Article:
An increase in petroleum product prices will negatively affect agriculture and food products in the near future, said Gamal Siam, professor of agricultural economy at Cairo University, as petroleum is used in food production as well as the transportation process.
He expects food commodity prices to increase by more than 20%, a burden that will be borne by farmers who already suffer from several economic strains, the most important of which is their low income compared to that of merchants and manufacturers.
The cabinet raised the price of 95-octane petrol to EGP 6.25 from EGP 0.95 per litre, 92-octane petrol to EGP 2.60 per litre, and diesel and kerosene to EGP 1.80 per litre.
According to a study issued by the Federation of Egyptian Industries, the agricultural sector is a major consumer of diesel, accounting for 16% of the total EGP 12.4m tons of diesel consumed annually. Transportation consumes 35% as the largest consumer of diesel, followed by the tourism sector.
The petroleum product price increase comes as a result of the finance ministry’s policy reducing allocations for petroleum subsidies by approximately EGP 41bn, bringing the total allocations for subsidies to EGP 100.3bn.
Egypt’s agricultural sector employs approximately six million workers of the total 26 million workers in Egypt according to the Central Agency for Public Mobilization and Statistics.
Abdul Salam Gomaa, head of the Farmers’ Syndicate, believes that increasing petroleum prices is not a move against farmers and is actually in their favour, as “the selling price for products will increase.”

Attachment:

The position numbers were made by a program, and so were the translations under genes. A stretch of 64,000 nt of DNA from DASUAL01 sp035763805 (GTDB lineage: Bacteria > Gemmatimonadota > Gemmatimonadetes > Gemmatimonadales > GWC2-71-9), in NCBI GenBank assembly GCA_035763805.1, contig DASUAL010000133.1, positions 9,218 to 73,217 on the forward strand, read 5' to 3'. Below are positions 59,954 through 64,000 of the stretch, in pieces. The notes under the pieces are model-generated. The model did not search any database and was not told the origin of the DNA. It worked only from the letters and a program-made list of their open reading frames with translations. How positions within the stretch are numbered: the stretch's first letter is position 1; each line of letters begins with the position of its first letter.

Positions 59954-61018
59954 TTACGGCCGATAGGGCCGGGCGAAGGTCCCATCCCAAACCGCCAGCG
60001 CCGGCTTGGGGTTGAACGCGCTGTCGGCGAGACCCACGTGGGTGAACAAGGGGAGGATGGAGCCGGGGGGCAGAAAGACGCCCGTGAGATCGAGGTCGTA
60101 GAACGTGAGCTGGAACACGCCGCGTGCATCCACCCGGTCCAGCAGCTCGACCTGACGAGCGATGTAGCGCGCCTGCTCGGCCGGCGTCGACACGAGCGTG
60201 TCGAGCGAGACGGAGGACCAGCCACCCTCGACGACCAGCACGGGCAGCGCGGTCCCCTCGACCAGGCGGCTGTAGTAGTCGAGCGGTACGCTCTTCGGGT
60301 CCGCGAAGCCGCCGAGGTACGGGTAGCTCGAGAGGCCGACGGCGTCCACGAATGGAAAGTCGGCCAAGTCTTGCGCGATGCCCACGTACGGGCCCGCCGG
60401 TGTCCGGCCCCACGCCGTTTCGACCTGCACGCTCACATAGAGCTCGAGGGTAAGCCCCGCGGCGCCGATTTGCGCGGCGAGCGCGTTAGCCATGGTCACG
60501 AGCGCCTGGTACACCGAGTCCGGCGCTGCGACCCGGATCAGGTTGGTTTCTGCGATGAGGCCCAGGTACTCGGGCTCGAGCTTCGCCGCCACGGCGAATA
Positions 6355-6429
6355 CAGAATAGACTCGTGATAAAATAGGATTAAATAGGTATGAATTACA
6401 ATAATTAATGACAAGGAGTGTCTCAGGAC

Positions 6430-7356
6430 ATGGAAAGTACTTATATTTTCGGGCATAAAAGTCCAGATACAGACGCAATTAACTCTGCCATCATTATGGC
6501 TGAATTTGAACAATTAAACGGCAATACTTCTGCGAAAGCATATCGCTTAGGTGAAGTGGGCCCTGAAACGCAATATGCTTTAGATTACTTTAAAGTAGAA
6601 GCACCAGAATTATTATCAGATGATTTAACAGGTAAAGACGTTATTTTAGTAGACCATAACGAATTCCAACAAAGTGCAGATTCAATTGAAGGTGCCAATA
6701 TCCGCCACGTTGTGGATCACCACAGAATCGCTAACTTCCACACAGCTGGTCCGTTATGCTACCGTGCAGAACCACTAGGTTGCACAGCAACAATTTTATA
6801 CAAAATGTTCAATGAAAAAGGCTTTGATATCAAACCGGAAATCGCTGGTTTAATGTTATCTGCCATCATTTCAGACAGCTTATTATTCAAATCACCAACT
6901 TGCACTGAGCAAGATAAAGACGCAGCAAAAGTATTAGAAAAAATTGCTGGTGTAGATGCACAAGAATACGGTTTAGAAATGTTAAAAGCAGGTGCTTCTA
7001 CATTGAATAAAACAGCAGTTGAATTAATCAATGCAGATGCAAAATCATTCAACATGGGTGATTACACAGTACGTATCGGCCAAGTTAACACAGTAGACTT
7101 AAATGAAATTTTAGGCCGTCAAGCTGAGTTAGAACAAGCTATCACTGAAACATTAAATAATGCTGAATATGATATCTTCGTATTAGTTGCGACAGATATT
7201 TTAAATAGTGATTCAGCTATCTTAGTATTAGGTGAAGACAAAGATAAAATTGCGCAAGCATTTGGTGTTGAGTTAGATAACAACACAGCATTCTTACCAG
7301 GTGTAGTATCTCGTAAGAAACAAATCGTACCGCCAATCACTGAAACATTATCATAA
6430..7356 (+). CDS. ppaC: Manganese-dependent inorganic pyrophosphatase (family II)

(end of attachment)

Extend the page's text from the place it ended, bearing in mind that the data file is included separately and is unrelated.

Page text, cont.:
According to the Gomaa, increasing the price will reduce the scarcity of diesel, especially throughout the wheat harvest season which is witnessing diesel crises year on year.
Food product prices on the Obour market were unstable following the price hikes according to Gamal Mishmish, a fruit merchant. He added that prices increased by approximately 20% on the day of the government’s decision to increase petroleum product prices.
The Obour market is one of Egypt’s largest for fruits and vegetables, as it supplies the rest of Egypt’s produce markets.
According to Mishmish, the increase includes an increase in transportation costs but not in production costs. The latter is expected to increase prices by more than 50% through the use of irrigation and agricultural machinery, Mishmish said.